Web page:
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Accusations of ‘ageism’ after NSW seniors denied worker’s compensation

Older people who get injured on the job are being denied workers’ compensation because of their age, sparking accusations of “ageism” and “discrimination” by the NSW Government.

Despite the fact many Australians are working for longer, NSW laws slash the amount of assistance they get once they pass their official statutory retirement age of between 65 and 67.

The double standard came as a huge shock to Eileen Tennant, an aged care worker who broke her shoulder at work but cannot afford to have surgery nor more time off.

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The 70-year-old has no choice but to live with pain since the accident in which she tripped on a step while providing home care at Kingscliff in northern NSW in October last year.

“I can’t afford to have a shoulder replacement, I can’t afford to be off work for six months, so I’ve just got to suck it up,” she said.

“I still can’t believe it. In this day and age of political correctness and discrimination, there it is out there as plain as day: ageism and discrimination.”


Ms Tennant is now taking painkillers and sleeping tablets to get by and is working as a “dish pig” in a restaurant in regional Queensland to make ends meet.

Because of her age, she was only entitled to 12 months of wages support from the date of her accident – whereas there isn’t a limit for workers younger than the statutory retirement age.

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Older people who get injured on the job are being denied worker's compensation because of their age

Initially, she was recommended physiotherapy for her injury but her shoulder did not improve.

By the time she was referred to a specialist for an MRI and CT scan and presented with the option of surgery for the first time in September, her support was already about to be cut off.

If she’d been entitled to the same compensation as a younger person, she could have gone ahead with a shoulder replacement and been covered with ongoing weekly wages assistance while she recovered

“This legislation has to be changed,” Ms Tennant said.

“Everybody ages differently, I always said I would work until I was 75. It was my plan, my life… and I should not be penalised because I choose to work past retirement.”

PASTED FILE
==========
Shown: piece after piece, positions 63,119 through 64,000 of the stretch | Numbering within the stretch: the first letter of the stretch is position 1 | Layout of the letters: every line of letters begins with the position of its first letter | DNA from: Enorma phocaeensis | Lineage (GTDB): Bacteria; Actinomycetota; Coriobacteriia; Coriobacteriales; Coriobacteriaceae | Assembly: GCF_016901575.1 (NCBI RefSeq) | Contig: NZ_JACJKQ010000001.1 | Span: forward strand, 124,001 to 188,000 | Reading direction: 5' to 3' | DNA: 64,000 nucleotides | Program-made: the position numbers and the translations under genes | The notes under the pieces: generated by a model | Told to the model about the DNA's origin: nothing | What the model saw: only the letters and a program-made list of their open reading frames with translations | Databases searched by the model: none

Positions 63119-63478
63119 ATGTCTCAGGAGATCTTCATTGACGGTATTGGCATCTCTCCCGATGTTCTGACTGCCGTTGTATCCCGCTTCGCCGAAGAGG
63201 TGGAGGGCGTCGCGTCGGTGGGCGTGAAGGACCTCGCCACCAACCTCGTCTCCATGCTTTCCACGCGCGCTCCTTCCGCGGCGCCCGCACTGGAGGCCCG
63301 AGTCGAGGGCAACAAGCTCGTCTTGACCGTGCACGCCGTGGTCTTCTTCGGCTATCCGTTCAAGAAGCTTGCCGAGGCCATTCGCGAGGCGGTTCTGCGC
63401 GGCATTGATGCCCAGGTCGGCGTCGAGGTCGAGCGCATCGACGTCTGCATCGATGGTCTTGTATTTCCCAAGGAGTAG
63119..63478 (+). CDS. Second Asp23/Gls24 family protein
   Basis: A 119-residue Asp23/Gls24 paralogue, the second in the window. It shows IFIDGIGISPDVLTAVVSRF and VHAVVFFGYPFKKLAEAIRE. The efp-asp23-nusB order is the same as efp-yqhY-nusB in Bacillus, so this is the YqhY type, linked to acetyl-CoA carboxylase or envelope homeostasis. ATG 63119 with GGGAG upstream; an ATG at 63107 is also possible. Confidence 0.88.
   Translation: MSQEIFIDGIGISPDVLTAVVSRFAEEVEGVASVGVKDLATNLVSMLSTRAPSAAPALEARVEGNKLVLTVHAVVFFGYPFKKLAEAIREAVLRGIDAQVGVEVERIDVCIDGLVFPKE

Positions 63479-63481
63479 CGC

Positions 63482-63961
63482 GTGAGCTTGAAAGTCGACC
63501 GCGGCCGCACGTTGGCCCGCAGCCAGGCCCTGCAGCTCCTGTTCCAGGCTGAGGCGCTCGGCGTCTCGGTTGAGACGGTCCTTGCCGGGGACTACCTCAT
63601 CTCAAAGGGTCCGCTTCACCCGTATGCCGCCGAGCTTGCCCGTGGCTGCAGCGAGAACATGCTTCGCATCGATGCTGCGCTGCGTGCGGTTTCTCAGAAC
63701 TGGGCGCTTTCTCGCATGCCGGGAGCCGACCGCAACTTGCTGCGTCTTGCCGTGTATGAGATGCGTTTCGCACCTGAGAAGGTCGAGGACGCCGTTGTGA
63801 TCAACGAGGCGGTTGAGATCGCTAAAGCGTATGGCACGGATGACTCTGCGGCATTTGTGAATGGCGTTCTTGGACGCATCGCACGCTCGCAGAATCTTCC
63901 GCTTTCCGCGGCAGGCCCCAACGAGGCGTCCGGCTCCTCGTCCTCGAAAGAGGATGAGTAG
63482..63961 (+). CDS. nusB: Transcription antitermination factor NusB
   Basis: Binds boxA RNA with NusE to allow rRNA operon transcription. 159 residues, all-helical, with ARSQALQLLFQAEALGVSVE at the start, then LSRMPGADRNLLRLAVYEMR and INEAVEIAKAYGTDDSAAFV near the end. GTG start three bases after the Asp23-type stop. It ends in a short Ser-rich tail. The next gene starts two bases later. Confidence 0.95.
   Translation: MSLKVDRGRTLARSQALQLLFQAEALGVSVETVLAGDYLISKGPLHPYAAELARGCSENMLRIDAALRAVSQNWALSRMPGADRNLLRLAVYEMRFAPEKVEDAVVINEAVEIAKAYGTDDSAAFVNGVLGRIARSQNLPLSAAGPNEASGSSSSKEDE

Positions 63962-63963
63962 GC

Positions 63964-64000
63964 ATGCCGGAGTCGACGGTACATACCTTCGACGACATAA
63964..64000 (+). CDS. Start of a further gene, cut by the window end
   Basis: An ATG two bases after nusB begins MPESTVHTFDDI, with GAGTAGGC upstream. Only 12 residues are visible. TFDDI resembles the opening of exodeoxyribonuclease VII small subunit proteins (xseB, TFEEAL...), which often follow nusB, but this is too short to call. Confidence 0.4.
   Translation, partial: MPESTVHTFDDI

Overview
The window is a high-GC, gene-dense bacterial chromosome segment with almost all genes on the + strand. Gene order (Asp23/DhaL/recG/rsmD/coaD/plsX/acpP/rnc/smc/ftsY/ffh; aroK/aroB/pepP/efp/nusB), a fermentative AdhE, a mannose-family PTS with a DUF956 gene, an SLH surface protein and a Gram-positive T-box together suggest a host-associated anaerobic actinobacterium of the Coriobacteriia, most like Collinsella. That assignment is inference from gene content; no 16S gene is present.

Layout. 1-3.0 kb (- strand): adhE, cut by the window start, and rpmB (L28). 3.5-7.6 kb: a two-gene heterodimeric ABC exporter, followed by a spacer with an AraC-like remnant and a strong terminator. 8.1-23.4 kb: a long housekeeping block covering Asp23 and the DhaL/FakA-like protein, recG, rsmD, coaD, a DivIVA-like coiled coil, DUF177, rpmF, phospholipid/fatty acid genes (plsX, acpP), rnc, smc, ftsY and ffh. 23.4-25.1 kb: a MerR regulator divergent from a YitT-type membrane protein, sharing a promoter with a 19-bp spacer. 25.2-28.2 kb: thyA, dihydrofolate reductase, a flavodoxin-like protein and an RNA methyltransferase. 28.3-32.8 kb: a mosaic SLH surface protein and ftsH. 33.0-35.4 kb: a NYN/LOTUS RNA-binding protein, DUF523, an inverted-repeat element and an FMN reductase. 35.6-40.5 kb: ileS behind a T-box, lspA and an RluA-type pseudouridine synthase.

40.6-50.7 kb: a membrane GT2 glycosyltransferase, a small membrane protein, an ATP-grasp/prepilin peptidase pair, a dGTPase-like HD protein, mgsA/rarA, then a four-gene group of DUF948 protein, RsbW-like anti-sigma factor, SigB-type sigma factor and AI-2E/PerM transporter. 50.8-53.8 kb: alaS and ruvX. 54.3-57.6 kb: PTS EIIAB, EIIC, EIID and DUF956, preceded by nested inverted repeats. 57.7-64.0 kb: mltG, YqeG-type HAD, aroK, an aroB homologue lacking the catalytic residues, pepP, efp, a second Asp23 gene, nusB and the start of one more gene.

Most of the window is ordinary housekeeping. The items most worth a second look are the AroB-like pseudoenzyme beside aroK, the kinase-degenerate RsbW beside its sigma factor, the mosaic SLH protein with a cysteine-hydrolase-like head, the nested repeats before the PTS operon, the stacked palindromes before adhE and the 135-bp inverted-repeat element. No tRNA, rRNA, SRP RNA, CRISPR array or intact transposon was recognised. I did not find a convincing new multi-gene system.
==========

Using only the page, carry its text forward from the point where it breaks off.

She said her experience and knowledge make her a valuable member of the workforce.

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Older people who get injured on the job are being denied worker's compensation because of their age

Her lawyer Sarah Hunt, of Shine Lawyers, says the system is unfair because it assumes older people won’t go back to work and limits the amount of support they get purely because of their age.

“The choice to work longer is a really personal one,” Ms Hunt said.

“For someone like Eileen, she really took pride in working, she had no intentions to stop and she had a lot of plans, commitments and obligations that were all based upon her continuing to work.”

“Now she’s found herself in a situation where she has been injured at work through no fault of her own but the assistance that’s available to her is limited in comparison to someone injured when they were younger.”

“I would like to see the system support all workers regardless of their age,” Ms Hunt said.

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Ms Tennant wants her story to help get NSW’s workers compensation rules changed – and has a message to other seniors in NSW.

“Rise up against this legislation and get it wiped before anyone else ends up in my position,” Ms Tennant said.

A State Insurance Regulatory Authority spokesperson told 9News: “Anyone injured at work regardless of their age is encouraged to contact their NSW workers compensation insurer to ensure they receive compensation and support.

“Under NSW laws, if a worker receives an injury before reaching the retiring age, weekly payments of compensation are payable for one year after they reach retiring age.”


“If a worker receives an injury on or after reaching retiring age, weekly payments of compensation are payable for 12 months after the first occasion of incapacity for work as a result of the injury,” the spokesperson said.

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